The invention disclosed herein provides a solution for increasing the scalability and performance of voice browsers. In particular, rather than implementing a voice browser as a single application which must execute on a single computing machine, the present invention partitions the voice browser into several components. Each of the components can be distributed to execute on separate computing machines. For example, the voice browser can be partitioned into separate components for handling parsing, session management, and service fulfillment. The various components of the voice browser can be replicated as needed to support increased network loads. In consequence, the present invention can support an increased volume of calls and voice sessions. Moreover, as the need for voice processing increases, the present invention can be scaled accordingly to process the increased traffic.
One aspect of the present invention can include a method of call processing with a distributed voice browser. The method can include allocating a plurality of service processors configured to interpret parsed voice markup language data and allocating a plurality of voice markup language parsers configured to retrieve and parse voice markup language data representing a telephony service. The plurality of service processors and the plurality of markup language parsers can be registered with one or more session managers. Accordingly, components of received telephony service requests can be distributed to the voice markup language parsers and parsed voice markup language data resulting from the voice markup language parsers can be distributed to the service processors via the session managers.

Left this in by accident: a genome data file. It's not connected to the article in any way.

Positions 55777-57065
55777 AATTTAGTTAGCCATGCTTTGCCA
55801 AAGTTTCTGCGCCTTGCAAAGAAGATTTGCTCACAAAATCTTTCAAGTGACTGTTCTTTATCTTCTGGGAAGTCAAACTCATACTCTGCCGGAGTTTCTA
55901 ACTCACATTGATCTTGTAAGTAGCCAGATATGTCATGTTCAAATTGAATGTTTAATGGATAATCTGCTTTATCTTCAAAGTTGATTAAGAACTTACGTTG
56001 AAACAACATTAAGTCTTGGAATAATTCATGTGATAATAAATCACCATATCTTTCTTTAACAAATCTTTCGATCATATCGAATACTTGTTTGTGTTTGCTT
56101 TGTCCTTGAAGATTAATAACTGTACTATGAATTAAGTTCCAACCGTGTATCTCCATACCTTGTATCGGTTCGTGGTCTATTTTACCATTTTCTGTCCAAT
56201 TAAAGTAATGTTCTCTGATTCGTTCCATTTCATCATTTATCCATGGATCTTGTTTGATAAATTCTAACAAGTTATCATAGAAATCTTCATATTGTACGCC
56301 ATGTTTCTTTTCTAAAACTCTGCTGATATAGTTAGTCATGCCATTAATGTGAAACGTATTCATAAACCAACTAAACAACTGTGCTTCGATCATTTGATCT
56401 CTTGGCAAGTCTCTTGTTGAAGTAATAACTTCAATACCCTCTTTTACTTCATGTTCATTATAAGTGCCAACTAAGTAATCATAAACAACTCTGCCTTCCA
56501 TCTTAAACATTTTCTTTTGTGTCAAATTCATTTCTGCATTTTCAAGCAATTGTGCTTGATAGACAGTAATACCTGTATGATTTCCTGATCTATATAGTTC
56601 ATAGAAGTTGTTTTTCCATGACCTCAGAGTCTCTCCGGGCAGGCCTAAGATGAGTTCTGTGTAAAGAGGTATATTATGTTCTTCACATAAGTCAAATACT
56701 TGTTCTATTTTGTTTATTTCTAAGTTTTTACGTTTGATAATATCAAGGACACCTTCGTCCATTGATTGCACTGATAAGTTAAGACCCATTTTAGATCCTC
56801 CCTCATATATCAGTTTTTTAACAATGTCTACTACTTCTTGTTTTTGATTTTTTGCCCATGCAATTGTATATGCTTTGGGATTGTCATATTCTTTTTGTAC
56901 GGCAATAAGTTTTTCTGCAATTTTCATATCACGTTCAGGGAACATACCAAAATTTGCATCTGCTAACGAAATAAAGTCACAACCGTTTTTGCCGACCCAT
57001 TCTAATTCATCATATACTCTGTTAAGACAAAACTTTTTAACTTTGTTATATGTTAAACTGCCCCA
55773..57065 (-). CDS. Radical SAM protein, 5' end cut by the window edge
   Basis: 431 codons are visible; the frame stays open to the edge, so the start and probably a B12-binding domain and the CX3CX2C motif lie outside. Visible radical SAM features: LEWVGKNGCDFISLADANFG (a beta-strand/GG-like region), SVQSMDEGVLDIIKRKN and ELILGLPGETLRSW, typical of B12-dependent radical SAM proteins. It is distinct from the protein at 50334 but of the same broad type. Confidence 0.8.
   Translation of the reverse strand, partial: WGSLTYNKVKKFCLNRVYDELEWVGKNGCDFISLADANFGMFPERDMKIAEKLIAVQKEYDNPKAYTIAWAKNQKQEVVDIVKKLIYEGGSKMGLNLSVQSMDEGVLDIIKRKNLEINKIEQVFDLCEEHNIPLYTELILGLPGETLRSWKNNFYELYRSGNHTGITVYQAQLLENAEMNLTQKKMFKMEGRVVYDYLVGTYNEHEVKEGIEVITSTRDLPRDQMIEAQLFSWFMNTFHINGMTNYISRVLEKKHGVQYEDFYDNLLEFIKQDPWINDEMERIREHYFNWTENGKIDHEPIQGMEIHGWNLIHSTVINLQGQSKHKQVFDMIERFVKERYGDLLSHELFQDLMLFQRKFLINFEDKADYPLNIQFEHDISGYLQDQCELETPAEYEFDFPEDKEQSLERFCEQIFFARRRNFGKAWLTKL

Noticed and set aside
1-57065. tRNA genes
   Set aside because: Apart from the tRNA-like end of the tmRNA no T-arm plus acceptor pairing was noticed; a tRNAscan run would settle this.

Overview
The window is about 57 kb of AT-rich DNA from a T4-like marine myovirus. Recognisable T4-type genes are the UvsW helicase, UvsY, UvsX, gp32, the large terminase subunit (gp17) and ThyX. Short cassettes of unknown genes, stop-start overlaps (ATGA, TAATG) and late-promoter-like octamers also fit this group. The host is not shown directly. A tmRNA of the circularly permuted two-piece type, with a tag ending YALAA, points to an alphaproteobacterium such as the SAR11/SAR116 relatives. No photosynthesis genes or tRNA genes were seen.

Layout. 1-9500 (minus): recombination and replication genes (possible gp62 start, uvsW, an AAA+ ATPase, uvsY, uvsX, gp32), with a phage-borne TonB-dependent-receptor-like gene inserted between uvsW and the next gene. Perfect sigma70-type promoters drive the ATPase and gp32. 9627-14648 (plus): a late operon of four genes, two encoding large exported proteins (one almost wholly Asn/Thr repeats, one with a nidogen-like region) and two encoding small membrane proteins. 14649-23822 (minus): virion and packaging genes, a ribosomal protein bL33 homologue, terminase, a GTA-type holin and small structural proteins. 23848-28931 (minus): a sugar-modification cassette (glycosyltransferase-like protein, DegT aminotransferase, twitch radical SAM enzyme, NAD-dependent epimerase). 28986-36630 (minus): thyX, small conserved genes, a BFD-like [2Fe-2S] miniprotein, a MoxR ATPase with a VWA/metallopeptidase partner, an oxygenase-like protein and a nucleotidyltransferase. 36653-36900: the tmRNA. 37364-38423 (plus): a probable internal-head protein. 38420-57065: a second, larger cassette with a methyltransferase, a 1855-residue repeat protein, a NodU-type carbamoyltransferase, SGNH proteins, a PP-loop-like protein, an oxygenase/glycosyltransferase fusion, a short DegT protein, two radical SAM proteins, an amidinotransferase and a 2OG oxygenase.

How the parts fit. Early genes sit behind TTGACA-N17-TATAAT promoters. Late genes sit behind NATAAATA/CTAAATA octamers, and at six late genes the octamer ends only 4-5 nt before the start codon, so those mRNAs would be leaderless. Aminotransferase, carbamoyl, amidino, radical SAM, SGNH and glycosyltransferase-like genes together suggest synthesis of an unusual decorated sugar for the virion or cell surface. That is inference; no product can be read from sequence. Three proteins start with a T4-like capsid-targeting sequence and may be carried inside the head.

For example, a telephony service request can be received in a session manager. The telephony service request can be associated with a particular one of the service processors and specify a location of the voice markup language data representing the telephony service. The session manager can determine an available voice markup language parser and provide the specified location to the available voice markup language parser.
The voice markup language parser can retrieve the voice markup language data from the specified location and parse the voice markup language data thereby converting the voice markup language data to an intermediate format which can be used or interpreted by the service processors. The parsed voice markup language data can be provided to the session manager, which in turn can provide the parsed voice markup language data to the associated service processor. The service processor can execute the parsed voice markup language data to implement the telephony service. Notably, additional ones of the service processors, the voice markup language parsers, and the session managers can be replicated as needed to accommodate increased call volume.